Forever Young: Ms. Showgirl International winner says her heyday is still upon her

Anything you can do, Margo Young can do — in heels and with a 75-pound headdress nestled atop her tall and statuesque body.

At age 4, the England-bred dancer found her passion-turned-career and made the stage her home away from home. Her main cabaret was as a Las Vegas showgirl during the revue style’s advent.

The 67-year-old mastered elaborate production numbers in shows such as "Les Folies Bergere" and the Stardust’s "Lido de Paris" from 1966 to 1981.

Young competed in and won the 1971 Ms. Showgirl International pageant. She opened the School for Showgirls where she trained etiquette and technique such as how to "fall on your face with grace," she said. Howard Hughes hand-selected her to be in an advertisement for his airline alongside Sammy Davis Jr. , Paul Anka and Jimmy Durante . She kicked high and kept her knowledge of mobster dealings on the down low.

She helped define the term "showgirl."

"When you say ‘showgirl,’ everyone thinks your (bared) your breasts," Young said. " … You were just a girl, and you were in the show."

Young dubbed the time "an interesting era" but says her heyday is still upon her.

Despite health setbacks, Young continues to dance, lately with fellow Sun City Aliante senior women, the Aliante Steppers.

"I’m able to reach people my age and tell them, ‘Your life isn’t over,’ " she said.

Young formed the group in 2005 on the heels of a bout with colon cancer. She gathered a dance group of 22 performers of all levels and backgrounds. The ensemble performs at variety shows and charitable functions.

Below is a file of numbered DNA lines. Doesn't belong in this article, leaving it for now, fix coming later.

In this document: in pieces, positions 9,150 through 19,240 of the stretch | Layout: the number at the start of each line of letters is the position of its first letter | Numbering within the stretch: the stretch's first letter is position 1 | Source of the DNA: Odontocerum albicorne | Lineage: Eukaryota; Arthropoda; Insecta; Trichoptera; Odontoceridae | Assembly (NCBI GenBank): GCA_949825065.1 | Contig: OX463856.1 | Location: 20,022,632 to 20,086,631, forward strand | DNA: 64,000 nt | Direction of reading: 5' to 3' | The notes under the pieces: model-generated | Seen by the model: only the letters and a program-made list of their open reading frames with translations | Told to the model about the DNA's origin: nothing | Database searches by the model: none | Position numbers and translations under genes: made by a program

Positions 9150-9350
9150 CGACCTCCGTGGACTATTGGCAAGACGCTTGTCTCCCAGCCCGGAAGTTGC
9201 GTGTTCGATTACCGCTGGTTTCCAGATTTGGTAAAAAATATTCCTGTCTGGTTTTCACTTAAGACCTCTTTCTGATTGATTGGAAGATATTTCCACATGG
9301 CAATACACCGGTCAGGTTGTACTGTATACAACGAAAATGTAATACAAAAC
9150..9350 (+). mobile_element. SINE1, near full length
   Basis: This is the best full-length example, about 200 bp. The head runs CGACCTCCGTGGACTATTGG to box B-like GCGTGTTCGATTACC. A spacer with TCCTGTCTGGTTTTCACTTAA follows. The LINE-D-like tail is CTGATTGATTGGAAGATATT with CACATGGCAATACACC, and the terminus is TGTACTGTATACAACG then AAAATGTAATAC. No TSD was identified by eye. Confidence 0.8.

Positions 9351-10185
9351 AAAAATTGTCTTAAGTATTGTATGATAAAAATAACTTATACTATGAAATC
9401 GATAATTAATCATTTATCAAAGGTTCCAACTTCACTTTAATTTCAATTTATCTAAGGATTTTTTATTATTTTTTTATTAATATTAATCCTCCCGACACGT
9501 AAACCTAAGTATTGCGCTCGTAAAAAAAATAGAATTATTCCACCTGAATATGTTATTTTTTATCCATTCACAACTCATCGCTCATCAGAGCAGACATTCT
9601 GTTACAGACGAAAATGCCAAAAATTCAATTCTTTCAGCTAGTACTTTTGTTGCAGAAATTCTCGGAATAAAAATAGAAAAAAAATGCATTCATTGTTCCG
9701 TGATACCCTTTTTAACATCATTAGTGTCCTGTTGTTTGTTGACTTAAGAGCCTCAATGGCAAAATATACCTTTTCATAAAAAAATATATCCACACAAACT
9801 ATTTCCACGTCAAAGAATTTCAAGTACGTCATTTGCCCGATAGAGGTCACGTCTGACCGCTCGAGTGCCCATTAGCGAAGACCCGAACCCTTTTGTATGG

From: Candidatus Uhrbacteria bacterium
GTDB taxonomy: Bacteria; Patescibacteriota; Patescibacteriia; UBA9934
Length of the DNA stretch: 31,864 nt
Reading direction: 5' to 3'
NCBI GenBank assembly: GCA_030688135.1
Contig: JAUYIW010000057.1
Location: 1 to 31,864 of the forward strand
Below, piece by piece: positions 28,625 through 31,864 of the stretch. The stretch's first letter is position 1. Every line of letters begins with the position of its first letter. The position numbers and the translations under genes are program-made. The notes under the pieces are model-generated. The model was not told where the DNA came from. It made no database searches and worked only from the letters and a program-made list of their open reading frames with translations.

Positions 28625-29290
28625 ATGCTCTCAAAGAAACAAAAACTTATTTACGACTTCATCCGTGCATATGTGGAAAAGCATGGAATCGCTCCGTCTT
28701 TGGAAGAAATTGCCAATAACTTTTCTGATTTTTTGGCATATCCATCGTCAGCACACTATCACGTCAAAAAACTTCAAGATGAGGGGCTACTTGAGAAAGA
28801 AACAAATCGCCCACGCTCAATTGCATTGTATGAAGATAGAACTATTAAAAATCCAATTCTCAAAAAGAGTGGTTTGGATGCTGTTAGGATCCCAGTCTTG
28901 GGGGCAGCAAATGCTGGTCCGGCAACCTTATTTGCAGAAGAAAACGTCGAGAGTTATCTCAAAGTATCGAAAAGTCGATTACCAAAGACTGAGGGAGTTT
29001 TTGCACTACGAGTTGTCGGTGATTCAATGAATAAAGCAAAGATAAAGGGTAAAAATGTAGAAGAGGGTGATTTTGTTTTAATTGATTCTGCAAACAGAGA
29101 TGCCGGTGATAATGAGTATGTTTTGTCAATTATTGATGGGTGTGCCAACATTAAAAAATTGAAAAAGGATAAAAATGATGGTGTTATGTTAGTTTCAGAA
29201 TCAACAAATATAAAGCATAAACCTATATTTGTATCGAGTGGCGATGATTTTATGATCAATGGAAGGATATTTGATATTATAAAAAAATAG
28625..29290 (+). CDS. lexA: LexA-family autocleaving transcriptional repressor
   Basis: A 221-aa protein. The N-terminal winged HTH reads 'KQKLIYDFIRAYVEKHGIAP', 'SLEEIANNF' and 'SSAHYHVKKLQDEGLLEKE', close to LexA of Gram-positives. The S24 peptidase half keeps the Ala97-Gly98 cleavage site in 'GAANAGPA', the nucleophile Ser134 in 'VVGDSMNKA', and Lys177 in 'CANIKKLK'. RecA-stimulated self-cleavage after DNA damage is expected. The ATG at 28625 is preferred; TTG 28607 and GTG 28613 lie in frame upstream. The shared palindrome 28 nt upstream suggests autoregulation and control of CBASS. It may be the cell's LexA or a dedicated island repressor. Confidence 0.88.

"They have so much heart," she said. "I’ve learned you can never judge a book by its cover. You can grow into an age of elegance."

"I’m Margo’s biggest fan," said fellow Aliante Steppers dancer and friend Theresa Richman .

As Richman got to know Young, she was compelled by her story.

"I said, ‘Oh, my God, Margo, this is a story that must be told,’ " she said.

Young arrived in Las Vegas in 1966 with a prestigious dance background. She was born in Liverpool, England — home of The Beatles, she’s quick to remind — but was raised in a small country town. She had aspirations to sing, act and dance, but Young’s parents told her to pick one. Dance it was.

At age 15, she was a professional dancer in England, and a year later, she auditioned for a coveted spot in the Charley Ballet Casino de Paris .

She performed with the troupe before moving to New York City as a young wife and mother.

"I wanted to be on Broadway, but I was too tall," she said. "They were looking for shorter girls."

Unhappy, Young and her family moved to Puerto Rico, where she was a featured dancer in a Latin revue. Connections made during the stint led her to Las Vegas.

She dabbled in modeling and acting in Los Angeles, coming close to a speaking role in "The Sting," she said. She couldn’t shake her British accent in time for the shoot.

Young and her family returned to Las Vegas, and she became lead dancer for "Les Folies Bergere." She hung up and set aside her heavy costumes and towering heels in 1981.

Young settled into a quiet life with her second husband, Jack, who worked behind the scenes for many Las Vegas shows. In 2009, Young competed in and won the title of Ms. Senior Nevada, a fitting bookend to her pageant win as a showgirl, she said.

Her Ms. Senior Nevada talent was dance.

Twice in the past decade, Young was faced with health challenges that could have halted her dancing career. She’s a survivor of stage IV colon cancer diagnosed in 2002 and a spine fracture from a fall down some stairs in 2010.

Returning to the dance floor was good therapy, she said.

"I can’t kick as high as I used to, but I’m dancing," Young said.

Dancing is Young’s main hobby, aside from doting on her grandchildren and great-grandchild, whom she reminds has a grandma "still strutting her stuff."

"The good lord will take me when he’s good and ready," Young said.

Richman made a prediction for that day.

"She’ll be in a uniform with tap shoes and a sequin hat," she said.

For more about the Aliante Steppers , call 281-8219 or email

Contact Centennial and North Las Vegas View reporter Maggie Lillis at or 477-3839.

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